Direct Mission

The Two Rivers Watershed District was formed in order to accomplish several goals.  Since its inception, the District has undertaken several projects in order to meet these goals.  Projects were completed in conjunction with Soil Conservation Service (now known as Natural Resources Conservation Service, or NRCS) and Soil & Water Conservation District (SWCD) and Department of Natural Resources (DNR) to address flood control and wildlife concerns.  These projects were extremely effective in carrying out their intended purposes, and they were also very effective in controlling erosion.
            One area that has been lacking over the years is in the area of water quality.  Historically there is a lack of long-term data available for the Two Rivers.  As times have changed, the focus of watershed district has also changed to concentrate on water quality and wildlife concerns.  Agencies are beginning to work together more closely to accomplish their shared long-term goals.  Therefore, a water quality initiative was undertaken beginning in 1991 to study the river system by monitoring long-term trends and collecting base line water quality data.  This study is giving the Managers the data they need to make informed decisions and make policy.

            The District to date has operated using a set of goals and general policy statements.  It has not adopted any sort of mission statement or statement of purpose.  With this Overall Plan update, the following mission statement has been adopted to reflect the goals and objectives of the District and provide guidance to the Managers and staff in this age of changing attitudes. 

TRWD History

The Two Rivers Watershed District, in its first Overall Plan revision, identified 25 initiatives that were proposed as solutions to water management problems within the District at that time.  These solutions were categorized as flood control and prevention, flood plain and channel improvement, ag water management, reforestation and wind erosion protection, wildlife, maintenance of structures, pollution control, and groundwater.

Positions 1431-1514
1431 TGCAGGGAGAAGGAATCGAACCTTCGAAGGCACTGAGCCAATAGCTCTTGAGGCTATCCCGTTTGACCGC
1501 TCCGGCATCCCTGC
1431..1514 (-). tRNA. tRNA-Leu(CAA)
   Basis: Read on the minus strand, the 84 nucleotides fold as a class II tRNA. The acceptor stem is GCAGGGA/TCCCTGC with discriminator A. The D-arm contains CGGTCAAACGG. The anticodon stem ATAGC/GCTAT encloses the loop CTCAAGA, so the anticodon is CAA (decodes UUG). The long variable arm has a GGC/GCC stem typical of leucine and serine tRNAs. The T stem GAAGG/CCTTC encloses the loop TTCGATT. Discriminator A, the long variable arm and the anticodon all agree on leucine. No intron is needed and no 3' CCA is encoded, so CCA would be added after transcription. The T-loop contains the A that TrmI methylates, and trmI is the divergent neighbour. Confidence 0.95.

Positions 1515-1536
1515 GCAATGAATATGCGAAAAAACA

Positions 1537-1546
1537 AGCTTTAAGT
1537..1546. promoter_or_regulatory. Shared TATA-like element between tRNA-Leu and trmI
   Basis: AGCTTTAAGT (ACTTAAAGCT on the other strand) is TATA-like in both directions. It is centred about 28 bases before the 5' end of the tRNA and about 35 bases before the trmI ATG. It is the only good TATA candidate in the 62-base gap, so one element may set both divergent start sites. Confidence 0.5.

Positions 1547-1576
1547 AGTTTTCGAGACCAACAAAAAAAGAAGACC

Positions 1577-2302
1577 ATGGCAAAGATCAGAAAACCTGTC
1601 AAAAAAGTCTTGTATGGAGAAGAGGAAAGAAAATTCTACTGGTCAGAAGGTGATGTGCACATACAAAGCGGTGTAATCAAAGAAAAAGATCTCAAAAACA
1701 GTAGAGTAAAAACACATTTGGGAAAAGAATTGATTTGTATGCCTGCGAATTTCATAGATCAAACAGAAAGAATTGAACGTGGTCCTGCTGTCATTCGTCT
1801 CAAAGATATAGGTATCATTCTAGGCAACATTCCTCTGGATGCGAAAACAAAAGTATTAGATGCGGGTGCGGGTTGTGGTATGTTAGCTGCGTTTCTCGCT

In 1981, the District adopted a set of Rules, which governed projects in the District that affected the water resources. These Rules were updated and amended on June 5, 1997.  The amended Rules of the Two Rivers Watershed District require that a permit be granted for any projects that involve ditching, diking, draining, road building, culvert installation or alteration, or any other works which alter the drainage patterns or water quality within the District.
            The Two Rivers Watershed District currently has ongoing investigations dealing with water quality and water quantity.  The District is actively involved with flood control initiatives, water quality studies, educational initiatives, drainage ditch management, culvert inventories, and other water management activities.  These programs and monitoring activities provide the Board of Managers with the data and information they need to make informed decisions regarding the water resources of the District.
General policy of the District as stated in its 1970 Overall Plan is as follows.  These general policies continue to be followed by the Board of Managers today:

  1. To cooperate with and utilize all help available from any state or governmental subdivision thereof; from any Federal agency; private or public corporation or person.  When considered desirable, the Managers of the Watershed District shall enter into a memorandum of understanding with said agencies and subdivisions of government.
  2. The Managers shall become acquainted with all existing water problems and programs and shall secure maximum assistance so as to reduce the assessments on local lands.
  3. All projects, which are to be paid by assessment upon benefited properties, shall be instituted only upon filing of a valid petition with the Managers. The Managers shall not approve a petition for work unless the following facts are found to exist:
    • That the proposed improvements are for public interest and welfare as defined by the Minnesota Watershed Act;
    • That it is practical and in conformity with this Overall Plan;
    • That the total benefits are greater than the total estimated costs and damages;
    • That the proposed project is in compliance with the provisions and purposes of the Minnesota Watershed Act.

  4. The Managers shall conscientiously ascertain the benefits to be derived from a proposed project.  Assessments on individual property shall be based upon such benefits.
  5. The Managers of the Watershed District shall conserve and manage the supply of water in the watershed district for the beneficial use of said water for domestic, industrial, agricultural, recreational, wildlife, and other public uses.
  6. Before approving any project, the Managers shall carefully consider the effect of the contemplated project on other areas and other interests within the Watershed District.  They shall not approve drainage projects unless they are satisfied that the proposed outlet and the waterway into which it discharges can satisfactorily handle the additional water.

The existing purpose and goals of the District are in conformance with the above policies and are outlined in MS 103D.201 Subd. 2.